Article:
A new analysis by Woods & Poole Economics, with support from BIA/Kelsey, has found $1.17 trillion of the annual U.S. gross domestic product (GDP) originates in the local commercial broadcast radio and television industry, with 2.52 million jobs attributable to the industry every year.
The NAB-commissioned study, which breaks down local broadcasters' economic impact on all 50 states and the District of Columbia, shows TV and radio broadcasting contributes to 7 percent of the nation's GDP.
"Decision-makers now debating spectrum policies need to be cognizant of the millions of people and thousands of businesses reliant on the unparalleled impact of local TV and radio for economic survival," NAB President and CEO Gordon Smith said in a press statement.
More than 300,000 people are employed directly by or in industries that support the broadcast industry. Together they create $59.32 billion in GDP annually. Television accounts for almost 187,000 of these jobs, as well as more than $30 billion in GDP, while radio employs 118,000 people and contributes a little over $18 billion to the GDP.
The study also examined the ripple effects direct employment by local broadcasting has on the economy through the consumption of goods and services by industry employees. Looking at these cascading effects, the analysis concluded local commercial broadcasting generates almost $135 billion in additional GDP and more than 833,000 jobs nationwide.
The economic analysis also studied the additional economic activity generated by local commercial broadcasting through its service as a forum for advertising goods and services. The study estimates advertising on local broadcast television and radio stations stimulates more than $986 billion in economic activity and supports 1.38 million jobs.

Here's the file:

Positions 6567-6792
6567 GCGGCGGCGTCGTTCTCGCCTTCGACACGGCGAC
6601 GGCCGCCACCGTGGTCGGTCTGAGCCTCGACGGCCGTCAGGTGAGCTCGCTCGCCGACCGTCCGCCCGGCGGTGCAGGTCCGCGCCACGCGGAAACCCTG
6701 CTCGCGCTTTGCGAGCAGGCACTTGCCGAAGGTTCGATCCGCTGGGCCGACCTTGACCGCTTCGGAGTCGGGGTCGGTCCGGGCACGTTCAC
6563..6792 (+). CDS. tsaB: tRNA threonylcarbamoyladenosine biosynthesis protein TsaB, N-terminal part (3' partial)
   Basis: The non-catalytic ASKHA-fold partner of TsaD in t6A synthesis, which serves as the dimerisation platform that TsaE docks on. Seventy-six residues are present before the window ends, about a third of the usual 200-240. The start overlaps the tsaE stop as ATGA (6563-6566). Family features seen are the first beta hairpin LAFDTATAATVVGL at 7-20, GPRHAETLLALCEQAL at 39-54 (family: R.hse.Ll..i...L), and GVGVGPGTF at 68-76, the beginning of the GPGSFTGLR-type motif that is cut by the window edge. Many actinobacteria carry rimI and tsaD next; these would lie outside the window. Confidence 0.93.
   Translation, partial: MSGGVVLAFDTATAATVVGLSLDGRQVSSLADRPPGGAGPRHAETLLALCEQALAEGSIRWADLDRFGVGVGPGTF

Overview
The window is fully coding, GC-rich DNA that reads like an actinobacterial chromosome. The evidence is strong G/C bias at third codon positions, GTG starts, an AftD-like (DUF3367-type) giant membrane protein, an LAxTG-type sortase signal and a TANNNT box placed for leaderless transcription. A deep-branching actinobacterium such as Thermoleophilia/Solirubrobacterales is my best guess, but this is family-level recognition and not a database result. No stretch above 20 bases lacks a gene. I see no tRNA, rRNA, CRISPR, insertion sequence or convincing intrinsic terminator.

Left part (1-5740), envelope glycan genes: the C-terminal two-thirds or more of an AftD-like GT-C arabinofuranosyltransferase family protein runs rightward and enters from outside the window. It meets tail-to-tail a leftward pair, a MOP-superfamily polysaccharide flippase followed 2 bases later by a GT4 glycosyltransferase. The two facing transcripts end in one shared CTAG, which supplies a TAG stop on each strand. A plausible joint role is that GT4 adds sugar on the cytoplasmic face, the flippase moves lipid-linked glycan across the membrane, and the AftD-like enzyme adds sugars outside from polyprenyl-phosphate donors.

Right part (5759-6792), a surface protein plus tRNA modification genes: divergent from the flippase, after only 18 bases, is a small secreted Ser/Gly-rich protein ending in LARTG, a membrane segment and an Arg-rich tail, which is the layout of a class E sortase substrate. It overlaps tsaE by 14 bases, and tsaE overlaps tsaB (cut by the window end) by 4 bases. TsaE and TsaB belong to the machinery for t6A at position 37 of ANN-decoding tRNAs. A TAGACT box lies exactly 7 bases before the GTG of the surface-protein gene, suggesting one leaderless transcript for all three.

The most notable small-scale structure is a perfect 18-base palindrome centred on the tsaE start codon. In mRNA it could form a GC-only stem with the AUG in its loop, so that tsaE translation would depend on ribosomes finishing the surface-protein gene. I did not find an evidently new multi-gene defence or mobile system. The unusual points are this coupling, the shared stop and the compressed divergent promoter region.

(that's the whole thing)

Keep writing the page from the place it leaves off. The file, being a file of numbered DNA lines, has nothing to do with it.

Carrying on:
"The primary role of broadcast television and radio is reducing the cost of product information through advertising. In this way, broadcast television and radio stations have their most significant impact on economic growth," says the report. "Reaching all United States households, local broadcast television and radio stations provide consumers with highly valued marketplace information and businesses with immediate economic and competitive intelligence."
The study focused only on local commercial broadcast radio and television stations including locally owned and operated commercial stations, affiliate stations and independent stations. Noncommercial radio and TV stations and the operations of OTA broadcast networks were not part of the analysis, except for networks' owned-and-operated local television stations.